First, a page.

then pop it in and run the hot water of the espresso machine through, counting the perfect time, then cutting it off.
I recall one time I didn’t have the portafilter secured in place and scalding hot water, coffee grounds, and general shit went spewing everywhere. I screamed and ducked for cover.
That was a scene.
I pretended it was the machine’s fault.
There were coffee snobs that would come in there and make their critiques from time to time; some were good, some were bad. I mighta listened, I mighta been having a bad day, I mighta hated them, I mighta enjoyed their knowledge and put it to good use, I mighta something.
Then there were the juices; we fresh pressed vegetables and fruits into the gnarliest juicer machine ever. I hated it and loved it. It took so long, when we were busy I wanted to fly across the counter and choke someone for ordering a complicated fucking 7 dollar stupid vegetable drink. Cleaning that sucker at the end of a shift was brutal too. Beet juice stained our clothes, veggie fibers collected all over and we’d scoop that shit out, I winced every time; it was kinda gross and never got easier. Before I left, I added a juice recipe to the hand-written list created for customers to choose from.. mine was the hang-over cure. I wonder if it’s still up there or not?
There were plenty of evenings where I had to work the entire store alone; the cook only did his chores and kept his side of things clean. We didn’t really work together but maintained the store as a whole and finished our duties….
I would always walk back to the G train stop and wait..and wait… and wait for that fucking train to pick me up at the end. It took forever.
But I liked how low-key it all was, in retrospect. I like that I met plenty of cool customers along the way; and that neighborhood was generous in tipping. I heard about the tattoo shop I’d eventually get some work done in because they would put in orders to us from time to time.
I would always be tryin to figure out what the fuck hat to wear while I worked in order to look like a decently styled human being… later I began to wear backwards baseball caps and looked like a 16 year old cool kid; in my mind anyway. Whatever worked.
I wish I had the time and energy to put in the thought to make this more meaningful and interesting instead of a resume of job duties..
but I know it will give tiny hints and clues to me to recall the moments I had and make me remember the times I had here.
The little gate. Pulling down all the gates/bars over the windows when we closed at night because it was New York and shit had to go on lock down. The cute candy bars we had on display. The coffee varieties in their little jars that you could scoop yourself and buy. All the shit we’d always run out of ;) The owner’s little old parents coming down in the evening, the dad always “stealing” an ice cream bar when his wife didn’t know (he’d ask, but he shouldn’t be eating it according to her, haha) ;) and the hot summer days drinking fucking amazing cold-brew iced coffee (which I have not had since leaving NYC) and chugging leftover fresh smoothies or juices (sorry not sorry) and putting a funky Pandora music station on my phone then placing it into a ceramic coffee mug to project the noise louder so we’d have tunes while we worked.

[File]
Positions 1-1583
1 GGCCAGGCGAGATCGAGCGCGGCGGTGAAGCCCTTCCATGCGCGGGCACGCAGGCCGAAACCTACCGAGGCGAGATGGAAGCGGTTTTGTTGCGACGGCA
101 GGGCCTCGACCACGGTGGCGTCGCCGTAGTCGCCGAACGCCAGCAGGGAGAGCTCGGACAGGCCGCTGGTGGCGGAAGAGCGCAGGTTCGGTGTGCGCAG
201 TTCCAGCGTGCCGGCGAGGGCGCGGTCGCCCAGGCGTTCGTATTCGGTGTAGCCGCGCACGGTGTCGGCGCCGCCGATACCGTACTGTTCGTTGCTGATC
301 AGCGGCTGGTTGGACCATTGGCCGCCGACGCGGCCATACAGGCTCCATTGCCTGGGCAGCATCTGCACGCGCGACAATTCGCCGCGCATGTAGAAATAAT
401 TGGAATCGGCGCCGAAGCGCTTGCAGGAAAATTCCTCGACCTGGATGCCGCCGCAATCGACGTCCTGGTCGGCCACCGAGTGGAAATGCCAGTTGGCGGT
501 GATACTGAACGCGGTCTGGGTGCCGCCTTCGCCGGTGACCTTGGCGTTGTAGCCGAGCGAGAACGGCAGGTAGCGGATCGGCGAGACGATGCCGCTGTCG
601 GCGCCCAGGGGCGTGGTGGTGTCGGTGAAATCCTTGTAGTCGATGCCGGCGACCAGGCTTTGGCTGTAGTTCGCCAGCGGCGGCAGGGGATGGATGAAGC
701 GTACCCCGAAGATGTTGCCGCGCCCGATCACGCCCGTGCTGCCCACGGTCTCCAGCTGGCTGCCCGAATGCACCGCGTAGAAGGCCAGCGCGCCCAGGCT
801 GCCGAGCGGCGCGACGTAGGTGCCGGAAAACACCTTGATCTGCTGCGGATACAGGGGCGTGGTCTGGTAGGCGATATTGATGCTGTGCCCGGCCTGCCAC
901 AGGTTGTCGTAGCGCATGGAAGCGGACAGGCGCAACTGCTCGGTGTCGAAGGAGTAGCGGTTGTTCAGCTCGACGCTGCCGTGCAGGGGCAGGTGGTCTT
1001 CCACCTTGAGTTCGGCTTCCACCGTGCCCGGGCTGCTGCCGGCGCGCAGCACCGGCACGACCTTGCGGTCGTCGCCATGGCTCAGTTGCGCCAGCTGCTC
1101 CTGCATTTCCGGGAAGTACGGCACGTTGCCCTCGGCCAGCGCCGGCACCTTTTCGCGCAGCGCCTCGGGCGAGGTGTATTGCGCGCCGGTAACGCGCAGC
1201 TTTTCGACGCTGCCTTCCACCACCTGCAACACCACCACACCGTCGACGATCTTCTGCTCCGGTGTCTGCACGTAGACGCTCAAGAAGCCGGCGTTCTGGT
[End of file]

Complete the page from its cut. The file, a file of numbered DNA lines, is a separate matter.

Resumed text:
Shit was cool. We got paid in cash.
I felt like a young nobody but I also felt like it didn’t fucking matter and I was having fun like a young nobody should…. no regrets.
Jun 29, 2012 Met in person Couchsurfing Friend,
Just a few words for this amazing and friendly girl….We love you! My friend and I spent 3 great days in Brookling with Kat and Solo..her dog..really he is the best dog in New York..I hope he miss us as we miss him! it was a really nice experience.It was our first time like couchsurfers and it couldn´t be better! We are so grateful with you guys.She spent three days showing us the city as we were two new york citizens.
We really miss you Kat,take care Solo! Un beso muy grande!
Jul 5, 2012 Met in person Couchsurfing Friend, Surfed 3 days
I can’t imagine a better way to meet NY.
For 3 days we lived like real newyorker’s doing brunch, spending the afternoon at Central Park, meeting cool bars, seen a indy concert surrounded by the upper class… and also see all the turistic places of Manhattan without even took a map!
Thanks Kat you are awesome, a person that easily can pulls on your heart strings hehehe
I began to like New York, the racy, adventurous feel of it at night and the satisfaction that the constant flicker of men and women and machines gives to the restless eye. I liked to walk up Fifth Avenue and pick out romantic women from the crowd and imagine that in a few minutes I was going to enter their lives, and no one would ever know or disapprove. Sometimes, in my mind, I followed them to their apartments on the corners of hidden streets, and they turned and smiled back at me before they faded through a door into warm darkness.
I'm as calm as a fruit stand in New York, and maybe as strange.
RVA <-> BK.
Kat Goes to Brooklyn
Todo el granizo el rompecorazones.